The 2nd MOST common question I get asked

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CMHC will allow a maximum of 35% of your gross monthly income to be allocated towards your housing cost, and up to a maximum of 44% of your gross monthly income towards all your credit obligations. )

Before you start your home search, you need to know how much you are qualified to purchase.  The amount you qualify for depends on a variety of factors such as your credit, down payment, your income. the interest rate plan and the lender you choose.  While you may be able to get pre-approved at your bank, they will not be able to provide the same range of products and mortgage limits that a mortgage broker can.  Before you make that important decision to purchase, you owe it to your self to meet us.

Qualifying for a mortgage in Canada is about four main factors, stable income, a good credit history, making a sound choice on the property you are purchasing, and how much (if any) of a down payment you have.   All four of these factors work together to determine which mortgage options will suit your situation best, and the rate you will receive by the mortgage lender.

Stable Income, whether employed or self-employed, is something mortgage lenders will want to confirm.  Most mortgage lenders will required a letter of employment confirmation as well as recent pay stubs and the last two years Notice of Assessment forms from CRA (these are the notices you receive after you file your taxes each year that show your income and show whether any taxes are owing).  The lender, at their discretion, may also call your employer to confirm the details in your employment confirmation.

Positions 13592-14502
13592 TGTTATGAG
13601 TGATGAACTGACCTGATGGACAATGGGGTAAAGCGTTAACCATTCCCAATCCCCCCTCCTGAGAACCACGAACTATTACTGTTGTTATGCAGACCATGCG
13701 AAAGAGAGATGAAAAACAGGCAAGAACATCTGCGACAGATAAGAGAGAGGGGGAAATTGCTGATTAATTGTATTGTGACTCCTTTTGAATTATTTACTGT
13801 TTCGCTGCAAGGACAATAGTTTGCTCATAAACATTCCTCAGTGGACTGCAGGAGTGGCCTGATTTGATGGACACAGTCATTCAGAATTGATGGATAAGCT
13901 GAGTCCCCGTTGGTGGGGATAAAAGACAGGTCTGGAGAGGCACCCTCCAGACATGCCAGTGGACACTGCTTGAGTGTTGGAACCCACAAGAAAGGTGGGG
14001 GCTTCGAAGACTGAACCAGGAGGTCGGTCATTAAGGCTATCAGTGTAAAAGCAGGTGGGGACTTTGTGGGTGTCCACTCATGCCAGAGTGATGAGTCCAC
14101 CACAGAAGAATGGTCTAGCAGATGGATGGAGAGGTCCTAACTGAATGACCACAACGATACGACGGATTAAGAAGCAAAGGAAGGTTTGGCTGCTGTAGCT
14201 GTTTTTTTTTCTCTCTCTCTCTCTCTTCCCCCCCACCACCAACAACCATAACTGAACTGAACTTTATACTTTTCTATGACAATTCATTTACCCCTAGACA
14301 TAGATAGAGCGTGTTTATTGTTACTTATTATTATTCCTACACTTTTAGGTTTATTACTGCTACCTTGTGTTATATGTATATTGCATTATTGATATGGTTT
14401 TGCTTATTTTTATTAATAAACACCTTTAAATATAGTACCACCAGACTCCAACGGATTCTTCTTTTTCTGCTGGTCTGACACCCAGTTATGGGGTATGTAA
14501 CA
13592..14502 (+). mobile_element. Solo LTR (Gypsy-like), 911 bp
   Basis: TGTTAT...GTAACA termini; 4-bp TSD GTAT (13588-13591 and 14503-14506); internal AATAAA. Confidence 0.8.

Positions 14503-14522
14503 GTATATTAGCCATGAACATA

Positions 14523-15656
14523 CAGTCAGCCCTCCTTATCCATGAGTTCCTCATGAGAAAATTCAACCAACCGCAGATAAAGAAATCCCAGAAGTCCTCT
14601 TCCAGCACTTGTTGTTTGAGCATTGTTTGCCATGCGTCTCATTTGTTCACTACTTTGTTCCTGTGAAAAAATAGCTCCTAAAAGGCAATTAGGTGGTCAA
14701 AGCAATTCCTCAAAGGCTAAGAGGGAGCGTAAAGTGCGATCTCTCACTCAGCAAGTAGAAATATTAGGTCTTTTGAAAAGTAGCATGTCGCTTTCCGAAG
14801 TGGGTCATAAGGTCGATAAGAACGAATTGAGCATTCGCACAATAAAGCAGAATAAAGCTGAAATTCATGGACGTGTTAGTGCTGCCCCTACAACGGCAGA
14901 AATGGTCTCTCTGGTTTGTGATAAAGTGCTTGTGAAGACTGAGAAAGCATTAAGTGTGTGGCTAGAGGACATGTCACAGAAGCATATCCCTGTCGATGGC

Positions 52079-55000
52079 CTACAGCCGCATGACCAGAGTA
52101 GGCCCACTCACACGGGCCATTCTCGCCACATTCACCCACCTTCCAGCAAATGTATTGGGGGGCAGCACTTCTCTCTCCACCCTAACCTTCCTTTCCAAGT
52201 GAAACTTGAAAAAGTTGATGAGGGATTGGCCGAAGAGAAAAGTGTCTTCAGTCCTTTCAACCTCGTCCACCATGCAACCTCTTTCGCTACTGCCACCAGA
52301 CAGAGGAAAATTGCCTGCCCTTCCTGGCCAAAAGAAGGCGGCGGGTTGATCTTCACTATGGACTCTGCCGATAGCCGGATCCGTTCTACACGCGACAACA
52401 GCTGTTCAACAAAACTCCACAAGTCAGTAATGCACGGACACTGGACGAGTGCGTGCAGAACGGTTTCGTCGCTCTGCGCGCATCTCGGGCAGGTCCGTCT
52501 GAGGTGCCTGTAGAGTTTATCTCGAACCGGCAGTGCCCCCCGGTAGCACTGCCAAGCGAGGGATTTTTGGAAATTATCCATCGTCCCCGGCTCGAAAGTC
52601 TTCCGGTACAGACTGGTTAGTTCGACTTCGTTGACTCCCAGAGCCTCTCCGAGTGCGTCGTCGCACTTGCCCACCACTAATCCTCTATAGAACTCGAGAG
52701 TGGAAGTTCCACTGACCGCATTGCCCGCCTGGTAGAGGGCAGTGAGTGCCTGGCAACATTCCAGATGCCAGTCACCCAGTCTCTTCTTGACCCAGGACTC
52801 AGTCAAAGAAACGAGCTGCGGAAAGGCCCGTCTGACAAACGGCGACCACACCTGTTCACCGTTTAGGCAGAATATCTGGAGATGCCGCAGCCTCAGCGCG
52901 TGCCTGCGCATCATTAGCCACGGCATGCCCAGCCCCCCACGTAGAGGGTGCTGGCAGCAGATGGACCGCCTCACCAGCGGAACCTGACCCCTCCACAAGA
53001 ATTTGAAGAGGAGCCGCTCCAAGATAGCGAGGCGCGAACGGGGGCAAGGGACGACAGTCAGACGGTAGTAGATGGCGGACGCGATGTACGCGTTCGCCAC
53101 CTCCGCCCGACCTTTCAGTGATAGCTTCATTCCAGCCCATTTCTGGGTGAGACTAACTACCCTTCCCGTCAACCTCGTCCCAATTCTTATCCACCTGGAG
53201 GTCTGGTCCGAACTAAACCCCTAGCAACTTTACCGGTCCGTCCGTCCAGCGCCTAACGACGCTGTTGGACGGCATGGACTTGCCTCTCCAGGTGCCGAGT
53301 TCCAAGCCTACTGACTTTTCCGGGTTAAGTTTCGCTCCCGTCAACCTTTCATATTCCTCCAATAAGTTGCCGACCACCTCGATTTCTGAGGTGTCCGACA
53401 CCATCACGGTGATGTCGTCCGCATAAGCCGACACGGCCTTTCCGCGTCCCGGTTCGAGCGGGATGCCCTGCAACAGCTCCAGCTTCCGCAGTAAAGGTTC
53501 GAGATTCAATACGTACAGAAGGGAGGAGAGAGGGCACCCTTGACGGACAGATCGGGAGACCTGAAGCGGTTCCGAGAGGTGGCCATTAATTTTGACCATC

Credit History is a piece of information always reviewed by mortgage lenders.  If your credit isn’t perfect, there are programs available to you while you rebuild your credit.  A credit score of 680+ is most desirable by lenders.  Please see Your Credit Score for information on how your score is calculated.  A credit history is always pulled by your mortgage broker when you apply for credit or seek pre-approval so that we can determine which programs will suit your situation.

Property choices also impact the mortgage qualifying process, as the real estate is the lender’s security – if for some reason – you are unable to repay the mortgage.  The mortgage ender will want to be sure that the property is in good condition and that if they needed to market the property it would sell quickly.  For example, condos that have previously been “leaky” are often rejected by lenders for this reason.  A property appraisal is almost always ordered and involves a physical inspection of the property for the lender by a certified appraiser who assesses the condition and market value of the property to be mortgaged.

Down payments are not always required as there are mortgage programs that provide 100% financing for qualified purchasers.  If you have a down payment of 20% or more of the purchase price, this is known as a “conventional” mortgage, and the mortgage lender will not require default insurance (and related premiums).  If you have less than 20% down, the mortgage lender will insure your mortgage against default.  If you have no down payment, you generally will still need to have some cash to put down for your real estate purchase deposit and for Closing Costs (estimated at 1.5% of purchase price).

You may want to call me to discuss 604-273-2002

Mark Fidgett | 604-273-2002

“Your Personal Mortgage Consultant….For Life!”

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An independent Mortgage Specialist associated with the Verico Mortgage Network.